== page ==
We gather here at difficult times, when it seems that the Palestinian cause has been almost eliminated from the international agenda. The Western world is hailing the new “peace vision” of Sharon’s disengagement plan. The day this plan passed in the Israeli Knesset (“Parliament”) last week was hailed by Le Monde as a historical day. Who would pay attention to the two line news piece that on that same day, the Israeli army killed 16 Palestinians in Khan Younis? But Europe looks the other way, reassured of Sharon’s new vision of peace. Tanya Reinhart comments. Read more about Sharon's Gaza Pullout: Not Gonna Happen!
The International Court of Justice has determined that the present route of Israel’s West Bank Barrier is a serious and egregious violation of international law. In an interview given last weekend, Israeli Chief of Staff Moshe (Bogie) Ya’alon contested the applicability of international law. Such a system was appropriate for the conditions of World War II, he declared, but not for the present war on terror. Apparently, as Ya’alon envisions it, in this war the armed forces are bound only by their own law. Indeed, a battle is being waged in the world today over the status of international law. Tanya Reinhart comments. Read more about From the Hague to Mas'ha
How can we explain the conjurer’s trick by which Sharon has turned into the darling of the Israeli peace camp? In the last Israeli elections, many voters who were fed up with Sharon voted for Labor candidate Amram Mitznah. But now their elected representatives are keeping Sharon afloat. On Monday, June 7, there were two non-confidence votes in the Israeli Parliament, one submitted jointly by the Beilin’s Yahad party and the Arab parties. The Labor party abstained, thus giving Sharon the majority he needed to survive. Tanya Reinhart comments. Read more about The address for protest is Labor's headquarters
Biddu is a beautiful Palestinian village, surrounded with vines and fruit orchards, a few miles to the east of the Israeli border of 1967. In the last couple of months, the village, that has lived in peace with its Israeli neighbors even during the present Intifada, has become yet another symbol in the history of Israel/Palestine. The misfortune of this village is that its lands, as well as the lands of the other small Palestinian villages nearby, border the “Jerusalem corridor” - a sequence of Israeli neighborhoods to the North of Jerusalem. Israeli control of this land would enable territorial continuity “clean of Palestinians” from this corridor to the settlement of Givat Zeev, built deep inside the occupied West Bank, close to Ramallah. Read more about Biddu: The struggle against the Wall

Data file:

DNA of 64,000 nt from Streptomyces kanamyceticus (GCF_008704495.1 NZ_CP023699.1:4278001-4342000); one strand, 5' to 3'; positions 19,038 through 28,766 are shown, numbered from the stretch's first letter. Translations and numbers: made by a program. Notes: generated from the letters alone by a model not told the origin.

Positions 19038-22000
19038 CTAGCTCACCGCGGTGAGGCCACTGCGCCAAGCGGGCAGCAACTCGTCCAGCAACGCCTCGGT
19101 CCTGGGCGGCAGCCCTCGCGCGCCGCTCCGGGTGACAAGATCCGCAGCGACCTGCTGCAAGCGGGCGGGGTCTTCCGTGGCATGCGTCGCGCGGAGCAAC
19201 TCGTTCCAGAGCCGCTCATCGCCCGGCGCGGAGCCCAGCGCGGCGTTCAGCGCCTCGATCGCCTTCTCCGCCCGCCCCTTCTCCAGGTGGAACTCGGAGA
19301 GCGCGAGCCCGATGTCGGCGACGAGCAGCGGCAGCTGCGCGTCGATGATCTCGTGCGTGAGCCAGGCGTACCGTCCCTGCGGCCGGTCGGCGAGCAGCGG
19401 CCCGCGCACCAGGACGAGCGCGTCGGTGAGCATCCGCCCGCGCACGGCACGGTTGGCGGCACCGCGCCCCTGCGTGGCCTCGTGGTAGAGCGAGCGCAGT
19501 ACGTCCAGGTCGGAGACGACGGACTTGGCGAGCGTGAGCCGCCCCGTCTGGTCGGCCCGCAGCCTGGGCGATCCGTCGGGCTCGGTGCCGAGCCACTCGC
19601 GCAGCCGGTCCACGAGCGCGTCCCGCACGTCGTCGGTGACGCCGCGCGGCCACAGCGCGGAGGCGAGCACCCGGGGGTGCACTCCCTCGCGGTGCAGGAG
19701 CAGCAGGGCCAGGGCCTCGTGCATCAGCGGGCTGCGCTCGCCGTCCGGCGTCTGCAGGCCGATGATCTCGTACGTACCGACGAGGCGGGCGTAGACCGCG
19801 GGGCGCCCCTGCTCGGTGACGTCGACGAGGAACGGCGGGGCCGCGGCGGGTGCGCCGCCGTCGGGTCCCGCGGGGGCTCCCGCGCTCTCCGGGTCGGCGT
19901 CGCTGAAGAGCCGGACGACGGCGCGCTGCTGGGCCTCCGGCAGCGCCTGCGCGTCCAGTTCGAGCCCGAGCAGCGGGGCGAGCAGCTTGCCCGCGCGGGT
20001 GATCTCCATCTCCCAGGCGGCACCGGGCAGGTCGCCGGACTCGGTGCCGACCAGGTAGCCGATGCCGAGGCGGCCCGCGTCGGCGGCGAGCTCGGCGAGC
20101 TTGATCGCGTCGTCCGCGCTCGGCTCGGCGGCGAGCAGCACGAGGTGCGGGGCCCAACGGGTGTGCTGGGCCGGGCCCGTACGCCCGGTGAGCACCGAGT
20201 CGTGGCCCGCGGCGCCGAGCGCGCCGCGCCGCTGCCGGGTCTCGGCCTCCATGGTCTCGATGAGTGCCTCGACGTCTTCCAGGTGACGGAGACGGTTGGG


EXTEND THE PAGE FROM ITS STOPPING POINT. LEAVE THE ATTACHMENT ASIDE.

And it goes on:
Amidst the political storm in Israel regarding the “Gaza disengagement” plan, only one really meaningful fact emerges: Sharon received Bush’s approval to proceed with his plan for the Wall in the West Bank. Along this route, Israel is uprooting tens of thousands of trees, dispossessing Palestinian farmers of their land, and pushing them into small enclaves between fences and Walls, until, at the final stage, the Wall will surround them on all sides, as in the Gaza Strip. Israeli academic Tanya Reinhart looks at the steadily increasing number of facts on the ground and the implications of Sharon’s plan. Read more about What kind of state deserves to exist?